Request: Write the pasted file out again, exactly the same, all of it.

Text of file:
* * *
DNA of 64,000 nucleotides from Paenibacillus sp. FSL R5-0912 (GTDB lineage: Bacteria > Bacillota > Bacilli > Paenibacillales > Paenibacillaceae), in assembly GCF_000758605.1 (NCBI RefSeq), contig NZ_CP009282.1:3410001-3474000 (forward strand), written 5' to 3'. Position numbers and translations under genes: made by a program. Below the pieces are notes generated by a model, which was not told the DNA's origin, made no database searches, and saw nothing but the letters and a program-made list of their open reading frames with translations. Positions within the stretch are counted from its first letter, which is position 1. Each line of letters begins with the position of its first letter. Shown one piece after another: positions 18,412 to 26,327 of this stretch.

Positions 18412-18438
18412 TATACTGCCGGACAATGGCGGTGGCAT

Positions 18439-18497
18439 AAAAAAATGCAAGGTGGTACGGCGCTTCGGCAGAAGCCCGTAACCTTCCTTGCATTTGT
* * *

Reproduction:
DNA of 64,000 nucleotides from Paenibacillus sp. FSL R5-0912 (GTDB lineage: Bacteria > Bacillota > Bacilli > Paenibacillales > Paenibacillaceae), in assembly GCF_000758605.1 (NCBI RefSeq), contig NZ_CP009282.1:3410001-3474000 (forward strand), written 5' to 3'. Position numbers and translations under genes: made by a program. Below the pieces are notes generated by a model, which was not told the DNA's origin, made no database searches, and saw nothing but the letters and a program-made list of their open reading frames with translations. Positions within the stretch are counted from its first letter, which is position 1. Each line of letters begins with the position of its first letter. Shown one piece after another: positions 18,412 to 26,327 of this stretch.

Positions 18412-18438
18412 TATACTGCCGGACAATGGCGGTGGCAT

Positions 18439-18497
18439 AAAAAAATGCAAGGTGGTACGGCGCTTCGGCAGAAGCCCGTAACCTTCCTTGCATTTGT